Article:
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Take a moment to appreciate the beauty and vastness of the sky. Dacher Keltner guides us through a practice of pausing to turn your gaze to the sky as a pathway to awe, creativity and wonder.
Go someplace where you feel safe and also have a nice view of the sky.
First, focus on your breathing. Take a few slow inhales and even slower exhales. As you breathe in and out, relax your shoulders, your hands, and your face.
On the next breath in, look up at the sky. Notice how vast it is.
Breathing naturally, notice everything you can about the sky. What colors are present? Are there any clouds? Do you see any gradation of light?
Expand your gaze to get the fullest view and sense of the sky that you can. Spend a few moments taking it in.
On the final deep breaths in and out, reflect on how doing this practice has made you feel.
Today’s Happiness Break host:
Dacher Keltner is the host of the Greater Good Science Center’s award-winning podcast, The Science of Happiness and is a co-instructor of the GGSC’s popular online course of the same name. He’s also the founding director of the Greater Good Science Center and a professor of psychology at the University of California, Berkeley.
Check out Dacher’s most recent book, Awe: The New Science of Everyday Wonder and How It Can Transform Your Life: https://tinyurl.com/4j4hcvyt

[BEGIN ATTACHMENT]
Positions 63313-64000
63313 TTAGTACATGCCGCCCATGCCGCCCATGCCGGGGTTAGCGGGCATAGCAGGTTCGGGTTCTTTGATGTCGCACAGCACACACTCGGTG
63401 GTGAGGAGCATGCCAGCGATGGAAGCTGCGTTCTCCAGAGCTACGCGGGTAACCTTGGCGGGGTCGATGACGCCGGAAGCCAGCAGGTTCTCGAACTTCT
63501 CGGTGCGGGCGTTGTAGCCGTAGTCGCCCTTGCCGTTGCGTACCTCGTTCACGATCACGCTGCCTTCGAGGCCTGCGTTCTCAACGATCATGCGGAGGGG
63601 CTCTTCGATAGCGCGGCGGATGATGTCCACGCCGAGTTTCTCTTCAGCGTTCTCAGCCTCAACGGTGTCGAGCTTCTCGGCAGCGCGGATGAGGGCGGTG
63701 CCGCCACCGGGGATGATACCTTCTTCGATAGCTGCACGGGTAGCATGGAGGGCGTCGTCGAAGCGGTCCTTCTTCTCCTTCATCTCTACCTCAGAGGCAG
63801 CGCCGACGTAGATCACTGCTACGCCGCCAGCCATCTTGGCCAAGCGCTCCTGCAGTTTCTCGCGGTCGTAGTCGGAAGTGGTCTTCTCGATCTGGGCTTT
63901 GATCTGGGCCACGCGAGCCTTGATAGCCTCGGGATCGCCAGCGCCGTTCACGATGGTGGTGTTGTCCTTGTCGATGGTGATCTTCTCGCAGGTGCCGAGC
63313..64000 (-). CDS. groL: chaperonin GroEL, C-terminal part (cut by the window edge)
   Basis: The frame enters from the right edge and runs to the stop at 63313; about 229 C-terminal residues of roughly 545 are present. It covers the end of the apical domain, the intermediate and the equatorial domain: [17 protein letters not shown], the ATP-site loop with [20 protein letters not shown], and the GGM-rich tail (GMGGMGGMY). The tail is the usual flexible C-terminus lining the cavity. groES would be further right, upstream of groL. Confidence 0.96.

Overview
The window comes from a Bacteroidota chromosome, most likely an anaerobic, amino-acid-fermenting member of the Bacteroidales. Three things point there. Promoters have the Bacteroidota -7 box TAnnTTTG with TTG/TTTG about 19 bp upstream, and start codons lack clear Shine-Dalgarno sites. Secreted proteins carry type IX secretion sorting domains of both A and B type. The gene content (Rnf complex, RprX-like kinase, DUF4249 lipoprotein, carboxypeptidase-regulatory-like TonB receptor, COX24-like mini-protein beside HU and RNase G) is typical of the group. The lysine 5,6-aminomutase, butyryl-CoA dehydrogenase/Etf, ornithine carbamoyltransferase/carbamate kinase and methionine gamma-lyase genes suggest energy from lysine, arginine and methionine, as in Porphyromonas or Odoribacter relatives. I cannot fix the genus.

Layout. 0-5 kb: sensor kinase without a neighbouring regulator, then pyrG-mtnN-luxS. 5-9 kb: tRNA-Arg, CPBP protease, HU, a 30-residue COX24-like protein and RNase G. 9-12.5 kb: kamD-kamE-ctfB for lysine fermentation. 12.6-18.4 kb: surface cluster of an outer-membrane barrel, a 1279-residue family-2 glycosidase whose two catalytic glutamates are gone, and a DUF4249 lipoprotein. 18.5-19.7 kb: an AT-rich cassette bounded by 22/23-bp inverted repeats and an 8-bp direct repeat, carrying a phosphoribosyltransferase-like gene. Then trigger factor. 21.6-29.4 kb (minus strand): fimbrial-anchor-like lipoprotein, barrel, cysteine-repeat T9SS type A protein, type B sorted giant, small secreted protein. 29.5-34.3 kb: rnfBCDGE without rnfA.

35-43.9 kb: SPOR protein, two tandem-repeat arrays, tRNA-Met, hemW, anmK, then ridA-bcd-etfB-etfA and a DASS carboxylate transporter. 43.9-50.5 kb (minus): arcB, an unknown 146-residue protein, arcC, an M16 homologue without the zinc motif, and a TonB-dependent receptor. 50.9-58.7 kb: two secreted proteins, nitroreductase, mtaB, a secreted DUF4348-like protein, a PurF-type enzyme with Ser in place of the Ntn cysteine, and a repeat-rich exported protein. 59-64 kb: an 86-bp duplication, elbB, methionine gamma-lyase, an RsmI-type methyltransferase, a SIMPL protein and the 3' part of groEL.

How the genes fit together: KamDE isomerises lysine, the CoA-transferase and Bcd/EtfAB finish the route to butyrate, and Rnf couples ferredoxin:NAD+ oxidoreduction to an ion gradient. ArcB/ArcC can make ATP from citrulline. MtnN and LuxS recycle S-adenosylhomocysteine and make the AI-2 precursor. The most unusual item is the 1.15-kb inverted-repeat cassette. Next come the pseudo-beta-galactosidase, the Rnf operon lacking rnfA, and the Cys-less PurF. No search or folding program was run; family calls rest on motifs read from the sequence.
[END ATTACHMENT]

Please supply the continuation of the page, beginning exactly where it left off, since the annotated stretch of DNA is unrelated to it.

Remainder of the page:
Resources from The Greater Good Science Center:
Why we Should Look up at the Sky (Podcast): https://tinyurl.com/fn3bttw6
Six Ways to Incorporate Awe into Your Daily Life: https://tinyurl.com/3j5hdtj7
How to Choose a Type of Mindfulness Meditation: https://tinyurl.com/py6b729h
How Nature Can Make You Kinder, Happier, and More Creative: https://tinyurl.com/2fmpdpkj
Why is nature so good for your mental health? https://tinyurl.com/23zavth3
We love hearing from you! Tell us about your experience of looking up. Email us at firstname.lastname@example.org or use the hashtag #happinesspod.
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We’re living through a mental health crisis. Between the stress, anxiety, depression, loneliness, burnout — we all could use a break to feel better. That’s where Happiness Break comes in. In each biweekly podcast episode, instructors guide you through research-backed practices and meditations that you can do in real-time. These relaxing and uplifting practices have been shown in a lab to help you cultivate calm, compassion, connection, mindfulness, and more — what the latest science says will directly support your well-being. All in less than ten minutes. A little break in your day.
Dacher Keltner When’s the last time you tilted your head to the sky and just let your mind wander? Well, today we’ll spend a few minutes together doing just that.
I’m Dacher Keltner, this is Happiness Break, where we take a little break in your day to find a moment of happiness.
We’ve been developing different practices to get you outdoors and to enjoy the benefits of nature. We know from hundreds of studies that just getting outside and reflecting upon your relationship to nature benefits us in really a dozen different ways. It changes our sense of self. We become less stressed. It shifts our physiology away from the fight or flight profile of stress to a profile of higher vagal tone and less cortisol and more connectivity.